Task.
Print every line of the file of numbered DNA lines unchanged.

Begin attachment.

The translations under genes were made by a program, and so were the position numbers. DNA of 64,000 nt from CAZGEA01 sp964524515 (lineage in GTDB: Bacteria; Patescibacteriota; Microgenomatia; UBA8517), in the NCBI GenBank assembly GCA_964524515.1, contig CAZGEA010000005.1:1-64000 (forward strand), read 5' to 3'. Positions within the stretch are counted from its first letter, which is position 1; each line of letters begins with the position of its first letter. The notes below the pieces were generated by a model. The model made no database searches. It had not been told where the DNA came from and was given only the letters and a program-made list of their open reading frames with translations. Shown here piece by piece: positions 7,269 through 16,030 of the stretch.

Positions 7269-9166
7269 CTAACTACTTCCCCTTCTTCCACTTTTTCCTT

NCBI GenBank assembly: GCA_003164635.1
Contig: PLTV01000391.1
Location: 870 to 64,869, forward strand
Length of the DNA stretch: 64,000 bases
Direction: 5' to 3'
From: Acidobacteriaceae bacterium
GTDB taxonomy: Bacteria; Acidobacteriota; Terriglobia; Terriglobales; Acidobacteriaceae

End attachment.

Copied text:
The translations under genes were made by a program, and so were the position numbers. DNA of 64,000 nt from CAZGEA01 sp964524515 (lineage in GTDB: Bacteria; Patescibacteriota; Microgenomatia; UBA8517), in the NCBI GenBank assembly GCA_964524515.1, contig CAZGEA010000005.1:1-64000 (forward strand), read 5' to 3'. Positions within the stretch are counted from its first letter, which is position 1; each line of letters begins with the position of its first letter. The notes below the pieces were generated by a model. The model made no database searches. It had not been told where the DNA came from and was given only the letters and a program-made list of their open reading frames with translations. Shown here piece by piece: positions 7,269 through 16,030 of the stretch.

Positions 7269-9166
7269 CTAACTACTTCCCCTTCTTCCACTTTTTCCTT

NCBI GenBank assembly: GCA_003164635.1
Contig: PLTV01000391.1
Location: 870 to 64,869, forward strand
Length of the DNA stretch: 64,000 bases
Direction: 5' to 3'
From: Acidobacteriaceae bacterium
GTDB taxonomy: Bacteria; Acidobacteriota; Terriglobia; Terriglobales; Acidobacteriaceae